Editor’s note: We’ve been highlighting the work being done in partner newsrooms that have received Public Insight Network engagement funding. Over the next few weeks, we’ll continue our exploration of the work these partners are doing. Follow the progress of our coverage as we go.
Partners in the project plan to help people find ways to reduce the risks of chronic illnesses, such as diabetes and cardiovascular disease, that are associated with being overweight.
They plan to examine the problem of obesity in the St. Louis area by planning events — such as cooking lessons and others devoted to healthy eating education — that both serve their communities and gather insight into health problems that those communities face.
What is PIN’s role in this project?
Linda Lockhart: From the start, I joined other Beacon and Nine Network staffers in planning sessions, paying special attention to how we could engage our target audience. I attended introductory meetings with ministers and a fitness expert, and I prepared a PIN query to solicit insight from the public.
Where did the idea for this project come from?
The idea for this topic is an outgrowth of a Beacon project in 2011, “Worlds Apart,” a 19-part series that looked at health disparities in St. Louis and how people are tackling the problems of obesity, lead poisoning, infant mortality and sexually transmitted diseases.
What communities or groups are you focused on engaging with? Why?
Our region ranks in the top 15 in the nation in overweight youth and obese adults. We know that racial and ethnic minorities and those who are indigent are at greatest risk. We are working particularly in north St. Louis, where the problems of obesity and its related health issues are highest. According to city data from 2009, about 32 percent of St. Louis residents live with income below the federal poverty level; about 65,000 of those residents are African-American. We know that the highest concentration of these residents live in the neighborhoods on which we are focusing.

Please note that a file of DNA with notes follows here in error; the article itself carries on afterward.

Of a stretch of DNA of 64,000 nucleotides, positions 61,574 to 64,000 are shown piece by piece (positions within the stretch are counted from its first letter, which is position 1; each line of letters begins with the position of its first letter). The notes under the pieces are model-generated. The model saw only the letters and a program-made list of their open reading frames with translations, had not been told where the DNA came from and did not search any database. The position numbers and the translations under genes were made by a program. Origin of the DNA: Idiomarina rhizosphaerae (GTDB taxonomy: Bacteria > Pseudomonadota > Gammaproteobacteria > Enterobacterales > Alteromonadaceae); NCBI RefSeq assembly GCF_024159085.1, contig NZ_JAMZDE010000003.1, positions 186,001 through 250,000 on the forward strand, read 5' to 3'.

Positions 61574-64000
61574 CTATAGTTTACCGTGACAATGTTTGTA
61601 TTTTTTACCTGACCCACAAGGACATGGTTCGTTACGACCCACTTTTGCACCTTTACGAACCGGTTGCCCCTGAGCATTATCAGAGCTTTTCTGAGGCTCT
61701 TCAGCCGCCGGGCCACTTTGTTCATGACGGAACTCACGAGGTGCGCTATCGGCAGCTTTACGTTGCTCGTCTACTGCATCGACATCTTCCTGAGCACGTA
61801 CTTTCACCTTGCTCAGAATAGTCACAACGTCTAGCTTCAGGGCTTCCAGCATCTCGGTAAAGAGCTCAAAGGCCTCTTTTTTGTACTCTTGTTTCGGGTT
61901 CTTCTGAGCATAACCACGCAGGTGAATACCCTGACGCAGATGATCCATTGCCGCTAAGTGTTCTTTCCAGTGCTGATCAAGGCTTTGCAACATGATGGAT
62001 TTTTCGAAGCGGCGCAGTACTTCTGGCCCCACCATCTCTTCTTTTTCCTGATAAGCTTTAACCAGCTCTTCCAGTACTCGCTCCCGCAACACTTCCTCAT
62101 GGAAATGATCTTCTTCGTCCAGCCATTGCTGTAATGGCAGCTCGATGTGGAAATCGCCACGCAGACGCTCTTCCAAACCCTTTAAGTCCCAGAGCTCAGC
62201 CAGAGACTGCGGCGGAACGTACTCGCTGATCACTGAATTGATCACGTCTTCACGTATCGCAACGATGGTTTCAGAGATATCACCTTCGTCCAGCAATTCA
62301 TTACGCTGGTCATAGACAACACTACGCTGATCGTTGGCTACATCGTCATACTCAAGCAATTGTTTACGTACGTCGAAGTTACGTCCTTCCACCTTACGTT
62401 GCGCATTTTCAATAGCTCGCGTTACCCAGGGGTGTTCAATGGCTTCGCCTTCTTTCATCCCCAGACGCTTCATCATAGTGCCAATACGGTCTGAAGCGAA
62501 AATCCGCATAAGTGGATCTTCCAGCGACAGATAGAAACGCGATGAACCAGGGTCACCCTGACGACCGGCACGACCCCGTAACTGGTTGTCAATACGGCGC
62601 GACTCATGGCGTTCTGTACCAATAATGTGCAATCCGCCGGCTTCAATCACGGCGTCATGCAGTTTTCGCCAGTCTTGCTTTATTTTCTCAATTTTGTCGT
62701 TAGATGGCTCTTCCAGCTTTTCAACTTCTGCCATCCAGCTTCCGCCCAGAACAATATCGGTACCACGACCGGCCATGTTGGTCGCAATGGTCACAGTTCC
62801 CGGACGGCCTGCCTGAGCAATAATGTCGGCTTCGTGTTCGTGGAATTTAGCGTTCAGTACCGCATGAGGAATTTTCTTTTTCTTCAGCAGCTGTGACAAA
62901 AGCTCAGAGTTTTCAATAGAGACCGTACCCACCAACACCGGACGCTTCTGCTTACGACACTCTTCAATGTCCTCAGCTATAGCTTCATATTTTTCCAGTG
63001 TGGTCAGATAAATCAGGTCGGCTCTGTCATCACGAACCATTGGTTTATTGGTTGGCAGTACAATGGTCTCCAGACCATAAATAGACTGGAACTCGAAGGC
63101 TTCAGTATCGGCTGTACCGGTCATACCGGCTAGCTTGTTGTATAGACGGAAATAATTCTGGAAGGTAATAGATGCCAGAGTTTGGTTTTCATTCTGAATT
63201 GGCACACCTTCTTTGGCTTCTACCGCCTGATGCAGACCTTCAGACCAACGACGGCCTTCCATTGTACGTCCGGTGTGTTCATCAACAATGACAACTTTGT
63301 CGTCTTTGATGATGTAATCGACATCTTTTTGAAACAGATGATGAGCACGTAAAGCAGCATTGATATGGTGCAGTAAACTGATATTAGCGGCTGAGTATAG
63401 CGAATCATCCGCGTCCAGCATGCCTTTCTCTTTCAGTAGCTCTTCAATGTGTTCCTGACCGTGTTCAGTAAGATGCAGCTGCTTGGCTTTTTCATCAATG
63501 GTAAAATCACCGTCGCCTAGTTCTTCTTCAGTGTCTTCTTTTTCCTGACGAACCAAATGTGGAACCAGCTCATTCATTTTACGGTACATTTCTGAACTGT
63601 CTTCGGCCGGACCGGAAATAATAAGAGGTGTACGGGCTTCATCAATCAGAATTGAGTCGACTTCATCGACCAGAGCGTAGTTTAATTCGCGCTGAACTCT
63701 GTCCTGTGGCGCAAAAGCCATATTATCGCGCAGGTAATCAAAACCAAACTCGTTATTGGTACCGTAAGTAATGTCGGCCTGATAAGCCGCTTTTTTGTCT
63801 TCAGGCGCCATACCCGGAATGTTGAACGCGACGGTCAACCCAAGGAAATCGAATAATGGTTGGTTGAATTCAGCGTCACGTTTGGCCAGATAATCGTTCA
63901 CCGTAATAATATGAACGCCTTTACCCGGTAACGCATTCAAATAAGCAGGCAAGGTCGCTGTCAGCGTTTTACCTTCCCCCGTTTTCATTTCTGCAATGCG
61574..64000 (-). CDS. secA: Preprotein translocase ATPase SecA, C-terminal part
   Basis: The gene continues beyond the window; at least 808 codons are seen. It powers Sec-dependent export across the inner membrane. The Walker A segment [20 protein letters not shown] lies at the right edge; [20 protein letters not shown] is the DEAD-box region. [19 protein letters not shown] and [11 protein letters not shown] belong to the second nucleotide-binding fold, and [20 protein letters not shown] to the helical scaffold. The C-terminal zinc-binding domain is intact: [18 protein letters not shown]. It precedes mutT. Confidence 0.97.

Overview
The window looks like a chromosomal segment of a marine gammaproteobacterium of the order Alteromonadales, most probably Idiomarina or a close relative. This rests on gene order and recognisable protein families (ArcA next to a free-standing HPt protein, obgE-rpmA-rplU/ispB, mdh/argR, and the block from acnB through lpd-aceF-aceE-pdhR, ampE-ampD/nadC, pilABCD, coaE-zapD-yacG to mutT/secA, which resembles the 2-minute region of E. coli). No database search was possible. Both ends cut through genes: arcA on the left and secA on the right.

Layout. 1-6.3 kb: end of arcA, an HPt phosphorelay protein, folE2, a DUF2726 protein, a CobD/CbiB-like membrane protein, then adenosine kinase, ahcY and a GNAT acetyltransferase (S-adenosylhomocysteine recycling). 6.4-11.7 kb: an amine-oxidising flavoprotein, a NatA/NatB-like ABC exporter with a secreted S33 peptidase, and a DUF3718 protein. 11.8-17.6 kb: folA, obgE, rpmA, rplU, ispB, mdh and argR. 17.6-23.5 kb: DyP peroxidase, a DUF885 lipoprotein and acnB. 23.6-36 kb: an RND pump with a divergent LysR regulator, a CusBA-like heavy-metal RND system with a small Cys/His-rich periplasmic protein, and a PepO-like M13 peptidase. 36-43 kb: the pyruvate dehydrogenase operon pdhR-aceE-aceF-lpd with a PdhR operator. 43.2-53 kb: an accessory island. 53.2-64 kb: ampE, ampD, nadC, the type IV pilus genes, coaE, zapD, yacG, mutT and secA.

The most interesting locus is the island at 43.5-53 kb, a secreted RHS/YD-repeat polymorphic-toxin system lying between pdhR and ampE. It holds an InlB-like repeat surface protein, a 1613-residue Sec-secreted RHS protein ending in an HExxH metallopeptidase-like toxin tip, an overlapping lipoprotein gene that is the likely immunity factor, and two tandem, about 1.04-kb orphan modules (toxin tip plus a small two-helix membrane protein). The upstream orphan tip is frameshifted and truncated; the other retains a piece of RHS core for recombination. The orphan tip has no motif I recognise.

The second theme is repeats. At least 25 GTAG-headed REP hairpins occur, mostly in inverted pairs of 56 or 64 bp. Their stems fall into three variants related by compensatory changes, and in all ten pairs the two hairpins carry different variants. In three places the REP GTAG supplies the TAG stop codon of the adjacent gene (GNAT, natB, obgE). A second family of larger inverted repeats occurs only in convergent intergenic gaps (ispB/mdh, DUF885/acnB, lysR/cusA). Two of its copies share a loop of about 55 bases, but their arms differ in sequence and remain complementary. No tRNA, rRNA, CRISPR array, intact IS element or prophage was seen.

We hope to build loyal audiences among these groups by offering information and recognition that does not come from other media sources. Additional readers and listeners are always welcome, but a healthier, better-informed segment of our community is the primary goal.
How are you planning to engage with your audience around obesity? What do you think they’ll find compelling about these stories?
Future events will be based on what we hear, according to Sally Altman, the Beacon’s health editor: “We’ll respond to needs identified by the community.” It is our hope that this approach will give us a deep understanding of the stubborn problem of obesity. So far, several PIN sources already informed the initial report on this project, including Brian Byrd.
What are you hoping the impact of this project will be?
We see it as our role to unearth insights, spread understanding and lay the groundwork for progress. We want St. Louisans to enjoy better health, and we hope Fit City can help. Along the way, we will report what we learn, to help everyone understand what’s at stake for the entire region and what might be done.
Our job is to report significant issues, trends and developments in our community. That’s what we’re doing in Fit City, which will focus on obesity and particularly on the disproportionate impact of this health problem on African-Americans on St. Louis’ north side.
The Public Insight Network awarded engagement funding to 17 public media newsrooms across the country. We’ll continue to track the work of those newsrooms and others in this Partner Notes blog series.